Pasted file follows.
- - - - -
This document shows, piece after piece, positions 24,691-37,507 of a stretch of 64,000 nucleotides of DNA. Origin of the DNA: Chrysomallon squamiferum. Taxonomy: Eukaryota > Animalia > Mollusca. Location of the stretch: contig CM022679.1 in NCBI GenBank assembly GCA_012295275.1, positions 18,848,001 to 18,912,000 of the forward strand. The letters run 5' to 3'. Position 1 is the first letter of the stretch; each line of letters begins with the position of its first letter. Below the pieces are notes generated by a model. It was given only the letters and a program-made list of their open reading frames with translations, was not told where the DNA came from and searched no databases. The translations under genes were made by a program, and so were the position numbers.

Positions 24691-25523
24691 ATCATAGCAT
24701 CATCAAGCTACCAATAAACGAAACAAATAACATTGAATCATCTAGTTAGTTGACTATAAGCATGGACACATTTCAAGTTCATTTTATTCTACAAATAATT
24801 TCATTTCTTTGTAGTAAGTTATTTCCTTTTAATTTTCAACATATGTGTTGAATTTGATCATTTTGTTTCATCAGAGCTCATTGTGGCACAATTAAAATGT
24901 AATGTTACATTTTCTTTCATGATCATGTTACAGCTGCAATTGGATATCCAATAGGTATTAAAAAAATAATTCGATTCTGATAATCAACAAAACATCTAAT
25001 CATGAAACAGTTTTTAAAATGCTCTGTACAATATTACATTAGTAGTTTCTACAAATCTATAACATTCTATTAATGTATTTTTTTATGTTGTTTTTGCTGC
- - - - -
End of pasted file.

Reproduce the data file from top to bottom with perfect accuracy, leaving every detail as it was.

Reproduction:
This document shows, piece after piece, positions 24,691-37,507 of a stretch of 64,000 nucleotides of DNA. Origin of the DNA: Chrysomallon squamiferum. Taxonomy: Eukaryota > Animalia > Mollusca. Location of the stretch: contig CM022679.1 in NCBI GenBank assembly GCA_012295275.1, positions 18,848,001 to 18,912,000 of the forward strand. The letters run 5' to 3'. Position 1 is the first letter of the stretch; each line of letters begins with the position of its first letter. Below the pieces are notes generated by a model. It was given only the letters and a program-made list of their open reading frames with translations, was not told where the DNA came from and searched no databases. The translations under genes were made by a program, and so were the position numbers.

Positions 24691-25523
24691 ATCATAGCAT
24701 CATCAAGCTACCAATAAACGAAACAAATAACATTGAATCATCTAGTTAGTTGACTATAAGCATGGACACATTTCAAGTTCATTTTATTCTACAAATAATT
24801 TCATTTCTTTGTAGTAAGTTATTTCCTTTTAATTTTCAACATATGTGTTGAATTTGATCATTTTGTTTCATCAGAGCTCATTGTGGCACAATTAAAATGT
24901 AATGTTACATTTTCTTTCATGATCATGTTACAGCTGCAATTGGATATCCAATAGGTATTAAAAAAATAATTCGATTCTGATAATCAACAAAACATCTAAT
25001 CATGAAACAGTTTTTAAAATGCTCTGTACAATATTACATTAGTAGTTTCTACAAATCTATAACATTCTATTAATGTATTTTTTTATGTTGTTTTTGCTGC